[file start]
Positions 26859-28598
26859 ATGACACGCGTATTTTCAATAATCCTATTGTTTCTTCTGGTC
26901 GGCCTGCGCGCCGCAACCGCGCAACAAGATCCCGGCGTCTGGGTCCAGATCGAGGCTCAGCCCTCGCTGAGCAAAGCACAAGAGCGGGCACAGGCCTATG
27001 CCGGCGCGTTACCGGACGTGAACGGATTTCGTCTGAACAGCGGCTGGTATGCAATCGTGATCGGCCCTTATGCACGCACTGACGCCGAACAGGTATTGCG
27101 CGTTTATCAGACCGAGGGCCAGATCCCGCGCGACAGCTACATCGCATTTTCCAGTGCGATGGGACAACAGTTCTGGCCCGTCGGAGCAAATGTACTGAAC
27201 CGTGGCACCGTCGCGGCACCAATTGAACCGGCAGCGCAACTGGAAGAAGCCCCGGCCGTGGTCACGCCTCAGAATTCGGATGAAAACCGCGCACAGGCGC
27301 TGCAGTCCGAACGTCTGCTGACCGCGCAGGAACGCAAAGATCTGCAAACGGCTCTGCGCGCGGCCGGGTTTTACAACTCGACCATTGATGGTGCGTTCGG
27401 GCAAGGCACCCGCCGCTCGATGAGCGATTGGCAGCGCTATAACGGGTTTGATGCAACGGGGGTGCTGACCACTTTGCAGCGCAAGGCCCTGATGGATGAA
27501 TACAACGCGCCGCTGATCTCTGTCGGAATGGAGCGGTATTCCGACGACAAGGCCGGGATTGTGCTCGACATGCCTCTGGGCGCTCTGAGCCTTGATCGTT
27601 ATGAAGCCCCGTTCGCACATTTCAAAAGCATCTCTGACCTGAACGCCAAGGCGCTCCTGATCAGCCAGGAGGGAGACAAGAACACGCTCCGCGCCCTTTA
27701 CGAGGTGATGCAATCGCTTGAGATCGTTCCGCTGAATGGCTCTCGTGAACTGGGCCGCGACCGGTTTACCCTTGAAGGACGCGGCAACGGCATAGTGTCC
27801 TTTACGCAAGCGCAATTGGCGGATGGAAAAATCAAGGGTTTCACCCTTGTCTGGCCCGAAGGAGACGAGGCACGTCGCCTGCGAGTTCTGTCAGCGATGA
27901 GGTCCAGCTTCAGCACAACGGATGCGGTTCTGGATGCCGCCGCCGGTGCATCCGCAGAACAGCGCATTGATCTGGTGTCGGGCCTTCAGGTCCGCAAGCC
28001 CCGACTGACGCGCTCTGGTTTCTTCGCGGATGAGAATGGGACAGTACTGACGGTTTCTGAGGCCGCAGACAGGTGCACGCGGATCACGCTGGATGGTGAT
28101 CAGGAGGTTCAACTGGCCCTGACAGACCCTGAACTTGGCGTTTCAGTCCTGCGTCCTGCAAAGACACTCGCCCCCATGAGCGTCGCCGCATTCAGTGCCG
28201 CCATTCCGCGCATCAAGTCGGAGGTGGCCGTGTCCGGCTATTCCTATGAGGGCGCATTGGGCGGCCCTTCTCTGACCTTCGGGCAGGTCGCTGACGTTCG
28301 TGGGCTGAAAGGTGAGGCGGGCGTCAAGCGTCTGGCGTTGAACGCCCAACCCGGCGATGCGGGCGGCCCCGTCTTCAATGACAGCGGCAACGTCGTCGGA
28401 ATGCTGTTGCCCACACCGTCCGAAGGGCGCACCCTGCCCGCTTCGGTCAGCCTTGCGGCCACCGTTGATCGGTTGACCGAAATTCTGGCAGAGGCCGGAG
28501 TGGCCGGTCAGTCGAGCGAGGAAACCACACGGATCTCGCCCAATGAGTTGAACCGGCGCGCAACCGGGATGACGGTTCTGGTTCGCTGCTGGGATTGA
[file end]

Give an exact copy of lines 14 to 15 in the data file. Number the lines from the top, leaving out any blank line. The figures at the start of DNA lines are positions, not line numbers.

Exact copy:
28001 CCGACTGACGCGCTCTGGTTTCTTCGCGGATGAGAATGGGACAGTACTGACGGTTTCTGAGGCCGCAGACAGGTGCACGCGGATCACGCTGGATGGTGAT
28101 CAGGAGGTTCAACTGGCCCTGACAGACCCTGAACTTGGCGTTTCAGTCCTGCGTCCTGCAAAGACACTCGCCCCCATGAGCGTCGCCGCATTCAGTGCCG